2. A process for dyeing live human hairandlkeratinous fibers at room temperature by means of 5,6-dihydr0xyindole which comprises impregnating said materials .in a first step with an aqueous solution containing from 0.1% to 10% by weight of 5,6dihydroxyindole and adjusted to a pH-value of less than 7 and, after having allowed impregnation to proceed for 5 to 60 minutes and blotted ofi the excess solution, applying in a second step onto the impregnated material an aqueous solution containing a nitrogenous base selected from the group consisting of ammonia, basic ammonium salts and organic amines and further containing an oxidizing agent selected from the group consisting of hydrogen peroxide, alkali metal and ammonium bromates, iodates, periodates, perborates and persulphates and alkali metal salts of IN-chlorinated sulphonamides.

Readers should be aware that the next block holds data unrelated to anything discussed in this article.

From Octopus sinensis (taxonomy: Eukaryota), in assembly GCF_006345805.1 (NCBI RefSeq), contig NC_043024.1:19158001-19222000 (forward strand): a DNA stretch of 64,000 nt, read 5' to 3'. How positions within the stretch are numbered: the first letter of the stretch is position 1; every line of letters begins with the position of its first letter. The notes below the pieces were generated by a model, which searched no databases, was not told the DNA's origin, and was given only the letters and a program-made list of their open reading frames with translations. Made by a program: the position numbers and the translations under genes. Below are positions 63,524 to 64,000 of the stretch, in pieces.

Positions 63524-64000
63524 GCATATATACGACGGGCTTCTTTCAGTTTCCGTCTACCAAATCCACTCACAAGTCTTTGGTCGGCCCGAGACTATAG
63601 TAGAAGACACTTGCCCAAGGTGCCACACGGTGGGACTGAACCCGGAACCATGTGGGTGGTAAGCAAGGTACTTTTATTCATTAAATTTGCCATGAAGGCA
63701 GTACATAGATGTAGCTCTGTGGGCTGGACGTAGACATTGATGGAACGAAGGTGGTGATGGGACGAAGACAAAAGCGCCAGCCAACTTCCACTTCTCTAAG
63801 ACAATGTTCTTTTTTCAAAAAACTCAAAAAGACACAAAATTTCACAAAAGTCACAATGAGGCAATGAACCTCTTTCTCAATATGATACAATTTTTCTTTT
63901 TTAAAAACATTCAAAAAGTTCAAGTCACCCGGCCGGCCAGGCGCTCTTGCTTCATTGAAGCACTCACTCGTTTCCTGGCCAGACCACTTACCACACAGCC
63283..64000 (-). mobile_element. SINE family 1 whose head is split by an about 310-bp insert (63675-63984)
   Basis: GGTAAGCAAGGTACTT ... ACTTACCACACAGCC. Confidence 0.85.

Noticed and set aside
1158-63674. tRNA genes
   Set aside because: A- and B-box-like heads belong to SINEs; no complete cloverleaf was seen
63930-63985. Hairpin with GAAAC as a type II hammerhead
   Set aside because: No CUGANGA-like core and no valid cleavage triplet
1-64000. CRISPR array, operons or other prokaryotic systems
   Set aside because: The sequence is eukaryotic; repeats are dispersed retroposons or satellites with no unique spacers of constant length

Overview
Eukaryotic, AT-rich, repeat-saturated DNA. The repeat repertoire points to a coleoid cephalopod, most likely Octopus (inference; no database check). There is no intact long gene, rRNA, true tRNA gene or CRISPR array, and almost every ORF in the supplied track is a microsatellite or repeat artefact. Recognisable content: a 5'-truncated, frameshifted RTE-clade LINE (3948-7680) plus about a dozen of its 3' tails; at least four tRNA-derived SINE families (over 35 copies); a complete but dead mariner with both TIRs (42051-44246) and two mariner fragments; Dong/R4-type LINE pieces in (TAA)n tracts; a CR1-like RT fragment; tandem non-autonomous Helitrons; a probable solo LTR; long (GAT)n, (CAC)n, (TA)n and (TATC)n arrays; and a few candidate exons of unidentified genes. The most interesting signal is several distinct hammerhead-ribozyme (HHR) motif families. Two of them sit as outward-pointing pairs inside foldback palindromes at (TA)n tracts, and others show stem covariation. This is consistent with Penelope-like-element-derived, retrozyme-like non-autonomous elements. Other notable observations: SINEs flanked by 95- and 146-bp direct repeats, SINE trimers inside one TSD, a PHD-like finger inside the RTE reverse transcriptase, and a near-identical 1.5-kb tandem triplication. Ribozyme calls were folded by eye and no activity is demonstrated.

References Cited in the file of this patent UNITED STATES PATENTS 1,133,594 Monsavon Nov. 19, 1956 UNITED STATES PATENT OFFICE CERTIFICATE OF "CORRECTION Patent No. 2,934,396 April 26., 1960 Roger Charle et a1.

It is hereby certified that error appears in the printed specification of the above numbered patent requiring correction and that the said Letters Patent should readas corrected below.

Column 8, line 35., list of References Cited-,- strike out "UNITED STATES PATENTS and insert instead FOREIGN PATENT line 36,. strike out Monsavon and insert instead France Signed and sealed this 25th day of October 1960.

(SEAL) Attest:

KARL H. AXLINE ROBERT C. WATSON Attesting Officer Commissioner of Patents

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Referenced by